By Stuart H. Hurlbert
Director, Center for Inland Waters
San Diego State University
19 June 1998
Southern Californians have become accustomed to considerable hyperbole and inaccuracy in reportage on Salton Sea issues. Dr Ivan P. Colburn's recent perspective column ("Salton Sea is Dead - Keep It That Way", Los Angeles Times, June 18) shows that the fault does not always lie with professional journalists. Scientists who pronounce on systems they are unfamiliar with can do damage too.
Colburn gives a reasonable synopsis of the Salton Sea's history and its character as a lake that persists only because of the large inflows of agricultural wastewaters. But he errs in many places and especially in claiming that "The salinity of the Salton Sea is now more than three times that of ocean water. ... The Salton is a dead sea. Efforts to revive it as a bird refuge and recreation area are doomed to failure .[it is] an environmental abscess on the southeastern California landscape."
The Salton Sea is only 25-30 percent saltier than ocean water, not 200 plus percent as he claims.
And far from being a "dead sea", it is as lively as they come. Fish grow faster here than in probably any other lake in North America. Sport fishing for tilapia (up to 2 lbs) and corvina (up to 20 lbs) remains excellent. On our visit a few weeks ago the fishermen were practically shoulder to shoulder along preferred portions of the northeastern shoreline at the State Recreation Area.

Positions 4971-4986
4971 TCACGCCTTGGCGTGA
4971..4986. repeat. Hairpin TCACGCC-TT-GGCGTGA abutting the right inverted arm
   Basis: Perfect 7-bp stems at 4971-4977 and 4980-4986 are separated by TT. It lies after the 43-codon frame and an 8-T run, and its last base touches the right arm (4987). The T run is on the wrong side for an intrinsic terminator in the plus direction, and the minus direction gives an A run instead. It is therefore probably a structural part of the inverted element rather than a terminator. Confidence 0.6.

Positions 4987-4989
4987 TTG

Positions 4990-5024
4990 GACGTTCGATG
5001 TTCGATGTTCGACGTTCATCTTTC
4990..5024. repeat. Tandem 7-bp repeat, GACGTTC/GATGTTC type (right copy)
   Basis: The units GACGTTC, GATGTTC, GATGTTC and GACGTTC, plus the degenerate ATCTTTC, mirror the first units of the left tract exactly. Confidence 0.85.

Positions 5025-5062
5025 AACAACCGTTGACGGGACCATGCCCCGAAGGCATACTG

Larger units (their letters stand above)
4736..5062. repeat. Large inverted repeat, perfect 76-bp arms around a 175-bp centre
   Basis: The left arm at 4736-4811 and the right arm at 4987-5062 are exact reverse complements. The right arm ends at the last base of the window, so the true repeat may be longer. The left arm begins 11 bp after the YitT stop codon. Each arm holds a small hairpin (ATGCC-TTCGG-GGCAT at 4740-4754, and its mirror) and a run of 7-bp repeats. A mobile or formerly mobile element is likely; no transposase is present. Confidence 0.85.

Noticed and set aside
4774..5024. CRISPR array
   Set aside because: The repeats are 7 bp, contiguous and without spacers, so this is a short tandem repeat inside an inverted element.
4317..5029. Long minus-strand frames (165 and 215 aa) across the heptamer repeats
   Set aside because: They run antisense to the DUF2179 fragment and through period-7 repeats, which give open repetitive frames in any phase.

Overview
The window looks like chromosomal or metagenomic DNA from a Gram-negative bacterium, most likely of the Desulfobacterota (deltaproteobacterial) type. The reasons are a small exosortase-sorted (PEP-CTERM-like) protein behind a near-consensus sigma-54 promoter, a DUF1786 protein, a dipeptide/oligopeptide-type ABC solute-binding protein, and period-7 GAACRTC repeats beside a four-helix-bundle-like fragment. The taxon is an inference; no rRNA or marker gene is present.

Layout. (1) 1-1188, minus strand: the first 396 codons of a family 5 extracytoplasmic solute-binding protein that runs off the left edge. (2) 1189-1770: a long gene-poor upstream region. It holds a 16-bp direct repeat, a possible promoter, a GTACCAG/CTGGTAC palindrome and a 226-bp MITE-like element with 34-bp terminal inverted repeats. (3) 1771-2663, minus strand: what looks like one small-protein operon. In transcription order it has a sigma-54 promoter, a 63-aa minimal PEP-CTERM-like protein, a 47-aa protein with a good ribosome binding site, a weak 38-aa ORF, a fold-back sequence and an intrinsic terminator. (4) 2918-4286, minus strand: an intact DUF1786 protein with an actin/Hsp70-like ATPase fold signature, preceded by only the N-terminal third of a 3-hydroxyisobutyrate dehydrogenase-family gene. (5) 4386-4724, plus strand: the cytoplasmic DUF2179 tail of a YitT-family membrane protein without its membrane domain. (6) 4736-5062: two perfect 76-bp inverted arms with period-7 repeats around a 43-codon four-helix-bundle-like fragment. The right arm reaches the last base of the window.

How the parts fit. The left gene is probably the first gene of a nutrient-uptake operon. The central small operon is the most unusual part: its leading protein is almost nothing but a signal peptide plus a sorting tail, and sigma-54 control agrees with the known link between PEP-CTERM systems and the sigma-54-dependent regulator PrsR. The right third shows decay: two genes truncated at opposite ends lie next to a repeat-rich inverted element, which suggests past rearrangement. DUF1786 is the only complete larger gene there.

It is an excellent spot for boating and other watersports. Swimming is great, too, so long as you wear sneakers to deal with stones and barnacle shells on the bottom. The water tastes a little bitter but that is only because there is more sulfate than in ocean water, our usual standard for how salt water tastes.
The Sea hardly needs to be "revived" as a bird refuge. It is doing middling fine, thank you.
There is need for understanding and control of diseases that have killed a few hundred thousand birds there over the last several years. But for many millions more the lake has served and continues to serve as a banquet table. Overwintering there or stopping there during their migrations, birds grow fat and happy. More bird species have been recorded from the National Wildlife Refuge at the Sea's south end than have been recorded at any other NWR except that at Port Aransas, Texas. This diversity is not declining, and the Sea remains one of the most popular bird-watching spots in the U.S.
Colburn claims that the Salton Sea is not an "indispensable stopover" for migrating birds. He states that if the Sea is allowed to dry up (which is his recommendation), the birds will simply fly "a different route", as they did before formation of the Salton Sea. They certainly would attempt to do so - and surely many would not survive the experience.